You Should Be Safer at the Grocery Store

You Should Be Safer at the Grocery Store
Photo: gyn9037, Shutterstock

When we think of food poisoning, it’s usually in the context of the frequent food recalls on everything from salads, to onions, to dried spices.

But it’s also possible to get food poisoning if someone infected with a virus or bacteria (who may or may not be symptomatic) doesn’t wash their hands thoroughly after using the toilet, then touches something that will come in contact with food you will eventually eat (or the food itself). In fact, Salmonella, E. coli, and norovirus — the leading causes of foodborne illness — are often spread this way, according to the Food and Drug Administration.

Not only that, but the way you shop, as well as the way you package and store food for its trip from the store to your home, can lead to food safety issues. Here’s how to avoid those on your next trip to the grocery store.

How to be safer at the grocery store

In a recent article by Consumer Reports, the magazine’s chief scientific officer, James Dickerson, PhD offers these tips for making your next trip to the grocery store safer:

Wash your reusable canvas bags

If you rely on canvas bags to get your groceries from the store to your home, it’s important that you wash them on a regular basis. In addition to the visible dirt and stains, these bags can also become contaminated with bacteria and mould that builds up over time from the food that has been carried in the bags, Dickerson explains.

Wipe down the cart or basket

This is something Dickerson says we should be doing all the time — with or without a pandemic. No one is expecting you to do a full wipe-down, but if nothing else, make sure you get the handle (it’s what everyone touches) and seat (that’s where the diapered-butts of children go), as well as any other parts you expect to touch a lot.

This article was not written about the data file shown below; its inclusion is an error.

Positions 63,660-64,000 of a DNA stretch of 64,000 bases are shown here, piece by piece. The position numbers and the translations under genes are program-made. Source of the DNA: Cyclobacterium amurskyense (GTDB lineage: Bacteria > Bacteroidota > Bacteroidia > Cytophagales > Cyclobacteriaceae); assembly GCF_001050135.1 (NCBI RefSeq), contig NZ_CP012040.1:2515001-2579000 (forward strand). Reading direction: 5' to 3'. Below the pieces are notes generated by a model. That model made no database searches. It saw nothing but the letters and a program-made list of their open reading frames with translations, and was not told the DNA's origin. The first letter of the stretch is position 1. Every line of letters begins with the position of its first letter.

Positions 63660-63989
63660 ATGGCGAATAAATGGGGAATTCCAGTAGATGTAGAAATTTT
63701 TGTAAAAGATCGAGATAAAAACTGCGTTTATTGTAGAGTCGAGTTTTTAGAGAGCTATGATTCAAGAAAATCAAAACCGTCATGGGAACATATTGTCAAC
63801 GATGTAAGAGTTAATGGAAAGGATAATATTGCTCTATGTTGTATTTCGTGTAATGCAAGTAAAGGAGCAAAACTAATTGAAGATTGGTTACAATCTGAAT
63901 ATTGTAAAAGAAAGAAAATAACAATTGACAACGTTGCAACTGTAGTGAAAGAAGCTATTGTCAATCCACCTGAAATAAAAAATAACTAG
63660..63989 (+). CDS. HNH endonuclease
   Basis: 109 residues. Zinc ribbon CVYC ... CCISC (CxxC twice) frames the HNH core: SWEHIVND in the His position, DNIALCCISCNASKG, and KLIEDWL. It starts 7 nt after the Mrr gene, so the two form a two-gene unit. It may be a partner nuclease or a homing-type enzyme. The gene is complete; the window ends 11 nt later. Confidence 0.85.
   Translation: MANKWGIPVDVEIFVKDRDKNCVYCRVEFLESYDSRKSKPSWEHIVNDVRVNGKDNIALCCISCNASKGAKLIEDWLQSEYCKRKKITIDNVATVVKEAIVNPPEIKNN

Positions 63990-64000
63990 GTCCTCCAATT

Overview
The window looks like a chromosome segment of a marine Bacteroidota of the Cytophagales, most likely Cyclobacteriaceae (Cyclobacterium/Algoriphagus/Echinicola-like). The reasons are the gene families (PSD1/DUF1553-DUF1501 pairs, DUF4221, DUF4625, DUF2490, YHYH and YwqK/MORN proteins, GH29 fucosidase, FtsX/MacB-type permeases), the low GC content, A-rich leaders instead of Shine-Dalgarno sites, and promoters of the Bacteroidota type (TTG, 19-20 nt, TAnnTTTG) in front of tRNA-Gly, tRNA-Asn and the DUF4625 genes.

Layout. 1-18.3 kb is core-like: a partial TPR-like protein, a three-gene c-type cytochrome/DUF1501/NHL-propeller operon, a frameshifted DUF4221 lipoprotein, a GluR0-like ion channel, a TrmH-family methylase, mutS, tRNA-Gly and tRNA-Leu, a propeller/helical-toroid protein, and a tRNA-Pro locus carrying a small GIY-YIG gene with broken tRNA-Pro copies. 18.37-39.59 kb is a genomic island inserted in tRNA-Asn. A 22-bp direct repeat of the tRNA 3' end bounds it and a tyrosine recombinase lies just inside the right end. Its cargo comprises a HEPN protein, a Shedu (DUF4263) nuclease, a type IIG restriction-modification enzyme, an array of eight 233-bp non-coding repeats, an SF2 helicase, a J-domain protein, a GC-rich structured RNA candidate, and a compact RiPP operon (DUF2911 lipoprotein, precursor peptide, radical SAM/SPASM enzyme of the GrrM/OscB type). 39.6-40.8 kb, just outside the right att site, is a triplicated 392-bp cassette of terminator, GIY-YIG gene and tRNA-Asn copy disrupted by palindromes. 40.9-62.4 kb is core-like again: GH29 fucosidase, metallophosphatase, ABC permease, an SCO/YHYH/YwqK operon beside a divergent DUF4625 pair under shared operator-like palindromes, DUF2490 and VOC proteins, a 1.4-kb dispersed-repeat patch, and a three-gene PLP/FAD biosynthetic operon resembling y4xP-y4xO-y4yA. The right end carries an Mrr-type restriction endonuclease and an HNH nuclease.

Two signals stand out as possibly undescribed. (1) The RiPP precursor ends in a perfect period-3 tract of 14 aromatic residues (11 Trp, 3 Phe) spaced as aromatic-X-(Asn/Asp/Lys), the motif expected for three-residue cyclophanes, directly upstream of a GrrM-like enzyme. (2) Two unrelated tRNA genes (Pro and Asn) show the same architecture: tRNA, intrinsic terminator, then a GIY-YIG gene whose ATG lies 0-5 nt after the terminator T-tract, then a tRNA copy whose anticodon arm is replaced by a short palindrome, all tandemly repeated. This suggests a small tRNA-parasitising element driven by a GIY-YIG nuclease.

Shop in an order based on when food spoils

Begin your trip through the grocery store by getting what you need in the centre aisles, which typically contain foods that don’t require refrigeration, and have a longer shelf-life.

Then, Dickerson recommends hitting up the frozen food section, then fresh food, produce, and dairy, and finally, getting the raw on your list — including anything from the deli counter — because they are the most temperature-sensitive. He also suggests shopping with at least one insulated bag to help keep everything cool from the store to the fridge.

Pay attention to fresh produce

Gently shake any wet produce you plan to buy before putting it into a plastic bag. When bagged wet produce is in the fridge, it will rot faster than produce that is dry.

Take care of leaking meat juice

Grab any raw and fresh meat (including fish) with an inside-out produce bag, then turn it rightside-out around it. This prevents you from touching any of the meat juices that may leak out, and inadvertently spreading that bacteria to your groceries, and anything you touch in the rest of the store, Dickerson says. Keeping the meat packages in a plastic bag ensures that any leaking juices don’t spread to other items in the cart.

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